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Raymond, Andrea D.

Title: Associate Professor

Office: AHC1 417B

Phone: 305-348-1490

Email: adraymon@fiu.edu

Curriculum Vitae

Department(s): Immunology and Nano-Medicine

Dr. Raymond joined Herbert Wertheim College of Medicine in 2012.  Her research has focused on understanding the impact and role of extracellular vesicles (EVs) in the pathogenesis of neurotropic viruses specifically, Human Immunodeficiency Virus (HIV) and Zika Virus(ZIKV). EVs include microvesicles and exosomes both of which have been shown to modulate immune responses, to disrupt cellular functions, and to contain several oncological biomarkers critical for some cancer diagnostics. Dr. Raymond’s lab is among the first to demonstrate a potential role for exosomal EVs in HIV-associated neuropathogenesis. Her research group has shown in vitro that HIV-infected cells release EVs containing the HIV Nef protein and has demonstrated ex vivo the presence Nef-containing EVs in the serum of aviremic HIV-infected subjects. However, the functional role of these Nef-containing EVs in HIV neuropathogenesis is still unknown.  Dr. Raymond seeks to understand how the content (and function) of brain cell-derived EVs vary upon HIV infection and/or opiate exposure. Ultimately, the Raymond lab research focuses on the identification of EV-based associated with biomarkers HIV neuropathogenesis and opiate addiction.    

Additional Research Interests:

  • Developing EV-based nanocarriers for delivery of antiviral drugs to the Central Nervous System.
  • Investigating the impact of EVs on antiviral immune response mechanisms.
  • Utilizing NanoString Technology to identify cellular and EV factors associated with neuropathogenic ZIKV infection.

Education and Training

  • PhD, 2005 - Microbiology and Immunology, Kratz School of Medicine at Temple University, Philadelphia, PA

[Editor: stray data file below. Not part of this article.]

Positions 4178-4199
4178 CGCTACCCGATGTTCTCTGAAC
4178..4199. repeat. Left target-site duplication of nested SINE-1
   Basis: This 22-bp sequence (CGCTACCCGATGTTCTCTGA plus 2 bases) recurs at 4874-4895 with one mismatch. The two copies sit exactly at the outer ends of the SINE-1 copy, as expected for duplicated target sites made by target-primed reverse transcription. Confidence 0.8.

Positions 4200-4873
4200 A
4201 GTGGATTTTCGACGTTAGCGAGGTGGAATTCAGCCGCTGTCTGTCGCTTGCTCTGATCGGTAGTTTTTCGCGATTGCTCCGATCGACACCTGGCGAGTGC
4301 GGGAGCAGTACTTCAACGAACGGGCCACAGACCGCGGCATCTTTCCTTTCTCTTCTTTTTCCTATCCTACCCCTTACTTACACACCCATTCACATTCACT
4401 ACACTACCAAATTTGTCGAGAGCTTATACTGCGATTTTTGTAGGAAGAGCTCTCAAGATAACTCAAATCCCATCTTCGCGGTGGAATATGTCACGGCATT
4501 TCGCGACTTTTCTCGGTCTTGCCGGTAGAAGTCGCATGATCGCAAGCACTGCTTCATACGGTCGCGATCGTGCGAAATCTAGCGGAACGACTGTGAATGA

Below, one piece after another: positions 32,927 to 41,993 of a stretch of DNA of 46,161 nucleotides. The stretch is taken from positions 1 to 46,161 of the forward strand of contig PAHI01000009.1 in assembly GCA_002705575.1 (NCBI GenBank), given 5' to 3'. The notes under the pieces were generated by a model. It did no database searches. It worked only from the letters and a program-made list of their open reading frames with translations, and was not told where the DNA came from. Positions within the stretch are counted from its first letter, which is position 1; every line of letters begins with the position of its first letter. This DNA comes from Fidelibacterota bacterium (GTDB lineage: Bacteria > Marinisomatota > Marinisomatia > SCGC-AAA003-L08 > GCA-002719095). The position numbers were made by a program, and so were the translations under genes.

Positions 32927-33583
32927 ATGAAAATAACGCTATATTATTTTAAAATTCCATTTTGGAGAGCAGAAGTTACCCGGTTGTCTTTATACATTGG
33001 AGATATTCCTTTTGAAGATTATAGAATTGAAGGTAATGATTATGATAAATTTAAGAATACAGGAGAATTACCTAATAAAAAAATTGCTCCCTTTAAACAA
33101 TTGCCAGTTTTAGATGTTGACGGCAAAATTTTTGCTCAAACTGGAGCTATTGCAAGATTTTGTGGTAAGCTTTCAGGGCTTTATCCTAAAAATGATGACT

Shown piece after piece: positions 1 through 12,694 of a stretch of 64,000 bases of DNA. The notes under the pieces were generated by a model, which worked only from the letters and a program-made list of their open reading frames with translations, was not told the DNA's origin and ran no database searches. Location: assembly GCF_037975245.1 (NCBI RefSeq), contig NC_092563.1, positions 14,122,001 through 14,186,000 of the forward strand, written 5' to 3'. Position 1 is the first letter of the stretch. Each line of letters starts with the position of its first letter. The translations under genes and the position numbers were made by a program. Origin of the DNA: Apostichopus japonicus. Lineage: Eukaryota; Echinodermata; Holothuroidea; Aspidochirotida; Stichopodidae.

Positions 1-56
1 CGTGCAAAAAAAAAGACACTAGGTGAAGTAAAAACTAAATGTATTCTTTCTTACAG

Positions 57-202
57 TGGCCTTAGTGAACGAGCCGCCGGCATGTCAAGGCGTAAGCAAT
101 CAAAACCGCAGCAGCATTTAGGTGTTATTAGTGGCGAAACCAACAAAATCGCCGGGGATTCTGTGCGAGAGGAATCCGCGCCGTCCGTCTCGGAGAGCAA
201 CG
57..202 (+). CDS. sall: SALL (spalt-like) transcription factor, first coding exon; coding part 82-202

• Master of Science, Biology, 1999 New York University, New York, NY
  • BS, 1991 Massachusetts Institute of Technology, Cambridge, MA
  • Post-Doctoral Fellowships:

  (1) Wistar Institute HIV/AIDS Group, University of Pennsylvania School of Medicine Philadelphia, PA

  (2) Morehouse School of Medicine, Department of Microbiology & Immunology, Atlanta, GA

Specialties

  • Microbiology and Immunology - antiviral innate immunity, macrophage/monocyte biology
  • Virology/Neurovirology– HIV/AIDS, NeuroAIDS, and HIV Nef protein in viral pathogenesis
  • Nanomedicine
  • Substance abuse 

Publications(selected):

  1. Raymond AD, Campbell-Sims TC, Khan M, Lang M, Huang MB, Bond VC, Powell MD. HIV Type 1 Nef is released from infected cells in CD45(+) microvesicles and is present in the plasma of HIV-infected individuals. AIDS Res Hum Retroviruses. 2011 Feb;27(2):167-78. PMID: 20964480
  2. Ding H, Sagar V, Agudelo M, Pilakka-Kanthikeel S, Atluri VS, Raymond A, Samikkannu T, Nair MP. Enhanced blood-brain barrier transmigration using a novel Transferrin-conjugated fluorescent magneto-liposome nanoformulation. Nanotechnology 2014 Feb 7;25(5); PMID: 24406534 
  1. Sudheesh Pilakka-Kanthikeel, Andrea Raymond, Venkata Subba Rao Atluri, Vidya Sagar, Shailendra K Saxena and Madhavan Nair. SAMHD1 facilitated HIV restriction in astrocytes is regulated by miR-155 and 181a. Journal of Neuroinflammation. 2015, PMID:25890101
  2. Roy U, Ding H, Pilakka-Kanthikeel S, Raymond AD, Atluri V, Yndart A, Kaftanovskaya EM, Batrakova E, Agudelo M, Nair M. Preparation and characterization of anti-HIV nanodrug targeted to microfold cell of gut-associated lymphoid tissue. Int J Nanomedicine. 2015 Sep 18;10:5819-35. PMID: 26425084
  3. Raymond AD, Diaz P, Chevelon S, Agudelo M, Yndart-Arias A, Ding H, Kaushik A, Jayant RD, Nikkhah-Moshaie R, Roy U, Pilakka-Kanthikeel S, Nair MP., Microglia-derived HIV Nef+ exosomes impairment of the blood-brain-barrier is treatable by nanomedicine-based delivery of Nef peptides.  J Neurovirol. 2016 Apr;22(2):129-39;.PMID:26631079.
  4. Khan MB, Lang MJ, Huang MB, Raymond A, Bond VC, Shiramizu B, Powell MD. Nefexosomes isolated from the plasma of individuals with HIV-associated dementia (HAD) can induce Aβ1-42 secretion in SH-SY5Y neural cells. J Neurovirol. 2016, PMID: 26407718.